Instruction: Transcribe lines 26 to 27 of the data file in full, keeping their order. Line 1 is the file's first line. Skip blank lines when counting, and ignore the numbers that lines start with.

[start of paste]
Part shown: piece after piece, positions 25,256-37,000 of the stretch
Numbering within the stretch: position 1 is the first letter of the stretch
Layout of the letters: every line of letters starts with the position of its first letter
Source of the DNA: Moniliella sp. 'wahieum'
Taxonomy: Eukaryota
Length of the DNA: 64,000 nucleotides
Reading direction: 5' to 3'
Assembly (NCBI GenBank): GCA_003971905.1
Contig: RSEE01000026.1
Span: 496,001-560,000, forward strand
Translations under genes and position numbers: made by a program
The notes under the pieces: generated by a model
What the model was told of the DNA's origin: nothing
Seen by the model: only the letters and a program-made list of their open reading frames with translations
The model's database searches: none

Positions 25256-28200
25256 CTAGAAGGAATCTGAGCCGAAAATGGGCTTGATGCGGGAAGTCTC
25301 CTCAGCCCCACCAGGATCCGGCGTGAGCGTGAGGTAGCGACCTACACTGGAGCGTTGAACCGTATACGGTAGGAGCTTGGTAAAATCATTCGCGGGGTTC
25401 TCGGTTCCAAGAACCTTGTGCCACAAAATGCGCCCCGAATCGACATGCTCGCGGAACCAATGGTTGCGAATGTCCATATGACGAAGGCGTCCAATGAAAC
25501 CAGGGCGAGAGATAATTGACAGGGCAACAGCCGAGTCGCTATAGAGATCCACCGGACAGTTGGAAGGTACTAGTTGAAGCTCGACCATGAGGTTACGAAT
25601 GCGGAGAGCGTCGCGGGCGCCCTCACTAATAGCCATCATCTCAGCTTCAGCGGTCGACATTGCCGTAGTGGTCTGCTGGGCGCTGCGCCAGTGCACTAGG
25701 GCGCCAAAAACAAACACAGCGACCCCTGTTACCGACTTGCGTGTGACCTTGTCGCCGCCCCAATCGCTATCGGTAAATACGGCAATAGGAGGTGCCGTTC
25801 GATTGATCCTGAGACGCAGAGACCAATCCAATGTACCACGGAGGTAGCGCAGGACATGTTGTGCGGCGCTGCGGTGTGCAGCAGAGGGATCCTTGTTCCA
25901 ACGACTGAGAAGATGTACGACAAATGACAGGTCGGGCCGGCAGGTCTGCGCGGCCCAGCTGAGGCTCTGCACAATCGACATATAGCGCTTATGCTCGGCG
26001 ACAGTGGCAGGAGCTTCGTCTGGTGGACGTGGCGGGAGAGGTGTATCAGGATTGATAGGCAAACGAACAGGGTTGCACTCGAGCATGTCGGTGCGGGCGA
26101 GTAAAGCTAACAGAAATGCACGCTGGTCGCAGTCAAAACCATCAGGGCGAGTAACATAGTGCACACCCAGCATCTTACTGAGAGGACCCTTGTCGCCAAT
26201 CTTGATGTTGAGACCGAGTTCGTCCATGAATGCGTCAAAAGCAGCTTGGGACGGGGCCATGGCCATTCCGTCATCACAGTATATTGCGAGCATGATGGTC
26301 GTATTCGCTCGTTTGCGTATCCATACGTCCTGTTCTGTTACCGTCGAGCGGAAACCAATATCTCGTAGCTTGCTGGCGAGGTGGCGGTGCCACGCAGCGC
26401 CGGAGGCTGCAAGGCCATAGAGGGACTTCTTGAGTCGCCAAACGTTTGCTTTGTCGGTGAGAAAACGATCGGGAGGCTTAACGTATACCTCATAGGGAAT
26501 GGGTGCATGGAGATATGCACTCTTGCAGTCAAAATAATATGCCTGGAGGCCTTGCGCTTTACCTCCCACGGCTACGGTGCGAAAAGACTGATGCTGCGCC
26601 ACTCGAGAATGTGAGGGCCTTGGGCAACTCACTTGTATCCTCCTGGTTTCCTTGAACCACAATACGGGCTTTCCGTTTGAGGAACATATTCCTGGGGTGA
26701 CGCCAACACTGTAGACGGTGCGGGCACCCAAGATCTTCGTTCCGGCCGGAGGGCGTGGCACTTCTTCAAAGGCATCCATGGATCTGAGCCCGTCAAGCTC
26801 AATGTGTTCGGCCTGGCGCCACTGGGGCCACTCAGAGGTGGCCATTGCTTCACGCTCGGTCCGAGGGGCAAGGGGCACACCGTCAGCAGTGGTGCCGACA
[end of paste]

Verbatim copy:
26101 GTAAAGCTAACAGAAATGCACGCTGGTCGCAGTCAAAACCATCAGGGCGAGTAACATAGTGCACACCCAGCATCTTACTGAGAGGACCCTTGTCGCCAAT
26201 CTTGATGTTGAGACCGAGTTCGTCCATGAATGCGTCAAAAGCAGCTTGGGACGGGGCCATGGCCATTCCGTCATCACAGTATATTGCGAGCATGATGGTC